The classic definition of the Church is found in the writings of Paul who proclaims “You are the body of Christ.” Most interpreters understand “You” to mean the Church. I understand the statement to mean, metaphorically, that the Church (however you definite it in terms of composition) is the physical presence of Christ in the world today. What the Church does, how the Church presents itself to the world is how the world regards Christ. If any part of the Church acts hatefully, violently, exclusively toward others then Christ and the Church as a whole are perceived as exclusive, violent, and insensitive. By the same token, when the Church reflects the love of Christ, both the Church and Christ are seen as compassionate and accepting.
As I see it, the Church’s task (and the task of every member) is to live out the teachings of Jesus. In that way, Jesus continues to live in the world today. Only those who attempt to reflect the acts and teachings of Jesus (including compassion, concern for those on the fringes of society, support for the poor, inclusiveness, forgiveness, etc.) can legitimately claim the name of “Christian” or use the title “Christian Church.” Others are merely “pretenders” who muddy the waters, confuse the world and are less than worthy of these titles.
Integral to living out the deeds and teachings of Christ, the Church is called to exercise a prophetic function in today’s world. The Old Testament prophets, despite some notable blind spots, acted as the conscience of both the religious and political institutions (leaders) of their time. The prophets constantly “called out” both groups when they considered either or both to be straying from the intent and purposes of YHWH. Like Jesus they stood on the side of the disenfranchised and oppressed, whoever and wherever they might be, and openly acted on their behalf.
This function as “conscience” is woefully missing in the modern Christian Church. We are not even able to exercise any degree of self-assessment or self-discipline — we rarely publicly “call out” any part of the Church body that is blatantly ignoring or denying the compassion, acceptance and love exhibited in the life and teachings of Christ.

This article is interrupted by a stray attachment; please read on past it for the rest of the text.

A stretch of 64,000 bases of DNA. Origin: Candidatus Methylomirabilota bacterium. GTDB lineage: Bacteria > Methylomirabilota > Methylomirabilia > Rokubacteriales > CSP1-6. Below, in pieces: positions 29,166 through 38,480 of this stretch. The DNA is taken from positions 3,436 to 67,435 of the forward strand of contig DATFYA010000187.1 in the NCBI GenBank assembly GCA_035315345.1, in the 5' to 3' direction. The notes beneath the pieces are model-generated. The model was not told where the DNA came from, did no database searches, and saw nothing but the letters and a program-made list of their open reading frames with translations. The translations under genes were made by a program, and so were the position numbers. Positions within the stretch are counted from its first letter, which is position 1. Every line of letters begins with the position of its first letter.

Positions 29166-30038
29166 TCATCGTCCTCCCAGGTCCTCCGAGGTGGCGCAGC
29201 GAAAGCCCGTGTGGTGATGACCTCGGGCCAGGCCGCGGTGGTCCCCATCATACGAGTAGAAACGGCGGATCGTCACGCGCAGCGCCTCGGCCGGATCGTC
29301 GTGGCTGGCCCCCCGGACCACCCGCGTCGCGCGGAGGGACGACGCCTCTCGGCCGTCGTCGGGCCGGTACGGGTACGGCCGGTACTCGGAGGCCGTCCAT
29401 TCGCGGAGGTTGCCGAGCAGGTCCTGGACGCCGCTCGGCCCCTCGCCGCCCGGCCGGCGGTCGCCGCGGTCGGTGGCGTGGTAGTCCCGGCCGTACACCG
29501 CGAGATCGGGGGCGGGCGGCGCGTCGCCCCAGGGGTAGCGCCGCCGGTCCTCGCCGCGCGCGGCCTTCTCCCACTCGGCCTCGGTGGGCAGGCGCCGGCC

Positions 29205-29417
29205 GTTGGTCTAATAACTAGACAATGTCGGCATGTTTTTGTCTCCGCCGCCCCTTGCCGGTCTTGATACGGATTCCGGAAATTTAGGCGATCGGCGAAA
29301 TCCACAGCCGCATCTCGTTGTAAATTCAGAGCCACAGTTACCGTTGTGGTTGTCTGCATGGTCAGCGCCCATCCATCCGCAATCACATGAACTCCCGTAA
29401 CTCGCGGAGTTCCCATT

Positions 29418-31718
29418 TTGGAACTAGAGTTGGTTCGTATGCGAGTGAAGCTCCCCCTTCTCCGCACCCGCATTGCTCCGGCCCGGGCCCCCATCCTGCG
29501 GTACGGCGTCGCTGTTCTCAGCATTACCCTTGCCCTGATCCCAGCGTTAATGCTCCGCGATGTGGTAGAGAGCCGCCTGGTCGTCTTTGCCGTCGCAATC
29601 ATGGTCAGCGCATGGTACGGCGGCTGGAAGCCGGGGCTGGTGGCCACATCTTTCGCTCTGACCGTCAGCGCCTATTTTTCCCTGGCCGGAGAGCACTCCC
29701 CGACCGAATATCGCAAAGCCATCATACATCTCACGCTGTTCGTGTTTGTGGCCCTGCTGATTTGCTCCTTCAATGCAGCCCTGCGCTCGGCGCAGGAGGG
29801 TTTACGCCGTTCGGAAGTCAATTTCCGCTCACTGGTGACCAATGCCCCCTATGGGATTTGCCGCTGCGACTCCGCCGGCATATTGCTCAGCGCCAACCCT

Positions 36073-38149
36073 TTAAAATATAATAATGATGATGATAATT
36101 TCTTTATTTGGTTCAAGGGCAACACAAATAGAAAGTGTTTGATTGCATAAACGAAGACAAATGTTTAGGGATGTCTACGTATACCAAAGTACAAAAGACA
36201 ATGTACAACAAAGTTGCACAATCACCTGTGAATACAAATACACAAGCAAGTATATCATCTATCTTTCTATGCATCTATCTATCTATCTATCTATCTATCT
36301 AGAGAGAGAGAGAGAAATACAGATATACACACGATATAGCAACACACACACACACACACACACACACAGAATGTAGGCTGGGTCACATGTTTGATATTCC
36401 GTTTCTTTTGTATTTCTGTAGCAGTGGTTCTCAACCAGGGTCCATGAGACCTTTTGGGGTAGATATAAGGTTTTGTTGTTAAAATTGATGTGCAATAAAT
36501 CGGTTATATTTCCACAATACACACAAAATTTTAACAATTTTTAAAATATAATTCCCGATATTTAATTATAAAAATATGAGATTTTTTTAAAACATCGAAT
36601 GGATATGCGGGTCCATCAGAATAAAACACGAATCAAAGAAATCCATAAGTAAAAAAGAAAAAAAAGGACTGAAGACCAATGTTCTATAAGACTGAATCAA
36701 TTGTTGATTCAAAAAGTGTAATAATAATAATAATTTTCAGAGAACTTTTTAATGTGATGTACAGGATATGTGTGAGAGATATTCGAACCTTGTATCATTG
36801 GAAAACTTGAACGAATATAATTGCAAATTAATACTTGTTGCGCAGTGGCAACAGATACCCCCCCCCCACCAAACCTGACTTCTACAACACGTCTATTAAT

Equally as important, the Church in America rarely performs the prophetic function, rarely acts as a “conscience,” in relation to the government. Performing that function is especially difficult in the United States because the Church — while giving lip service to the idea of “the separation of church and state” — has essentially “sold out” to the government by accepting, even demanding, the tax-exempt status offered to charitable institutions. In exchange for this “privilege,” the Church must remain politically neutral and refrain from publicly, openly taking political positions as such. Although there are covert ways to circumvent some of the restrictions imposed by this arrangement the Church, largely, has been politically neutralized in this country. (Note: I do not regard the so-called “religious right” as a church but see it as a political movement — a “wanna be,” if you will.) The Church is afraid to openly oppose or support the government or its policies and, in particular, support or oppose individual candidates for fear of losing its tax-exempt status which, for most Churches, would be a financial disaster. The United Church of Christ experienced anxiety over this issue a few years ago in connection with a speech given at its national conference by Barack Obama before he became a candidate for President; a potential IRS investigation and unfavorable ruling was quite worrisome to many.
By and large, the organized Church in America has chosen financial security over prophetic responsibility.
I recognize that the content of this “prophetic function” may be the subject of significant discussion and inevitable disagreement. (Although it seems clear to me that, consistent with the Old Testament prophets and with Christ himself, such prophetic content would minimally involve identification with the poor, the oppressed, the outcasts, and the marginalized in society.) I, for one, would rather have a spirited discussion about the content of such prophesy than forfeit the prophetic function, as the American Church for all intents and purposes has done.
(Guest contributor, Rev. Raymond Luber, is a minister in the United Church of Christ, a retired pastor, and former Editor-in-Chief of International Journal of Partial Hospitalization.)